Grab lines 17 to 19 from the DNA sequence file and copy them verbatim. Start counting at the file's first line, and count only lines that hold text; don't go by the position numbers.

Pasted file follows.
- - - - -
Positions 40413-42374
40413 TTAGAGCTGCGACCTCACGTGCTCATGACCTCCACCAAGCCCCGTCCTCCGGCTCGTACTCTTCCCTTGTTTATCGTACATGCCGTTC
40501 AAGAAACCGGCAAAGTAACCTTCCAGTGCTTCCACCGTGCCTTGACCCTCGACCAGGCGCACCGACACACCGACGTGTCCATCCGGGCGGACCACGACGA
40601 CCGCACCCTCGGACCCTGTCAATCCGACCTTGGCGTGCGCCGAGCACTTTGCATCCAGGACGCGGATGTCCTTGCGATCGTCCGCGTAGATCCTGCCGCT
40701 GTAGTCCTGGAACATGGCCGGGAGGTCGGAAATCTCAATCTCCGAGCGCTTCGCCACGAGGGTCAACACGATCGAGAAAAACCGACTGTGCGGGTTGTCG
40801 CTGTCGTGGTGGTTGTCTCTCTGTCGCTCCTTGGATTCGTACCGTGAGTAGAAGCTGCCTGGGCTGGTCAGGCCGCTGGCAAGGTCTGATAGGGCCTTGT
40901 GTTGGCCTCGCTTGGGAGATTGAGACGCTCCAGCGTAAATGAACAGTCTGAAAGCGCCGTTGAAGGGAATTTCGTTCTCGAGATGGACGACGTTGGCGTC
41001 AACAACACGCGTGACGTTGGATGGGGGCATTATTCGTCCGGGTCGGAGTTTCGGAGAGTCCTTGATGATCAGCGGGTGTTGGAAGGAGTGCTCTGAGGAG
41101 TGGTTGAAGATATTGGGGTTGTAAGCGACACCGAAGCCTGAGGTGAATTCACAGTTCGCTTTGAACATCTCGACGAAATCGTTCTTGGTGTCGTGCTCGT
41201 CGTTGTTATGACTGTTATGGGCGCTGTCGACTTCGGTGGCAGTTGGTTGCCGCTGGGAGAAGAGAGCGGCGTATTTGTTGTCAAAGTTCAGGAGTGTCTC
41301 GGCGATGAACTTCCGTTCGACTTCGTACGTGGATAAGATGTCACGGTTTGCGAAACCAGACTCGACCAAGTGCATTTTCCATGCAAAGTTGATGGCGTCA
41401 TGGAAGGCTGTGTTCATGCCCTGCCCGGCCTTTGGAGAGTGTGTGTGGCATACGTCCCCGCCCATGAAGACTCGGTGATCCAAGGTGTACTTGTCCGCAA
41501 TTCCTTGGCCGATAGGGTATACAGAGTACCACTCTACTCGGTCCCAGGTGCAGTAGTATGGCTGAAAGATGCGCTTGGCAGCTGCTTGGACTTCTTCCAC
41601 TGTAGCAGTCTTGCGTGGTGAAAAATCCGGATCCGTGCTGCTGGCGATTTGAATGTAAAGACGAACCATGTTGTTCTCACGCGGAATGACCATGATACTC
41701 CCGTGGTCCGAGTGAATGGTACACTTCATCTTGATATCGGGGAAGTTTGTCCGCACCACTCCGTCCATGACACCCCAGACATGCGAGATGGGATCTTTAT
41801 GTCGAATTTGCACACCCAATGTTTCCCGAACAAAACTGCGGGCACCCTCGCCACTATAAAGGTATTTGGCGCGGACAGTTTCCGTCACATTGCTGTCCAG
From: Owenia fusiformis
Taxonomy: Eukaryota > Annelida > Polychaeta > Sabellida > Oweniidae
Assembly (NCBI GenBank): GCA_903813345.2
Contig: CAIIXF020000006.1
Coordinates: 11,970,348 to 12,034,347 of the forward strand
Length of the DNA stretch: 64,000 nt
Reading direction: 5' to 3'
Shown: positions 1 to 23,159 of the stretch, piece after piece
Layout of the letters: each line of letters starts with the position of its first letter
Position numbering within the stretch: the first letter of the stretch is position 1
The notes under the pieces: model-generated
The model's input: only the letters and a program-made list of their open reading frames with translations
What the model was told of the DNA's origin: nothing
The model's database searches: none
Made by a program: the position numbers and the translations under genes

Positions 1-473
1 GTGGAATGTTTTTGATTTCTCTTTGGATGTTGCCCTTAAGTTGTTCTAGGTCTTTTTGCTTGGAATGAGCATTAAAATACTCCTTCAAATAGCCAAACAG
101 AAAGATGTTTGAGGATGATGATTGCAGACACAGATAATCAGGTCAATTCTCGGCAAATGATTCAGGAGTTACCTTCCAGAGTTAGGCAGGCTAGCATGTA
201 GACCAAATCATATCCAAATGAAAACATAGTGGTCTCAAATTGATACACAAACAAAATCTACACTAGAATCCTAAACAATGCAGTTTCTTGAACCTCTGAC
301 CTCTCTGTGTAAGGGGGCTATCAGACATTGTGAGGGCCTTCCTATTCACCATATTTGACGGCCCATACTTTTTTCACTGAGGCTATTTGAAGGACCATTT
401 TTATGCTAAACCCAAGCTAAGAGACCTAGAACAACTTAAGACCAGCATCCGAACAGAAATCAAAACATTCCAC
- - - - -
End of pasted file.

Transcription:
From: Owenia fusiformis
Taxonomy: Eukaryota > Annelida > Polychaeta > Sabellida > Oweniidae
Assembly (NCBI GenBank): GCA_903813345.2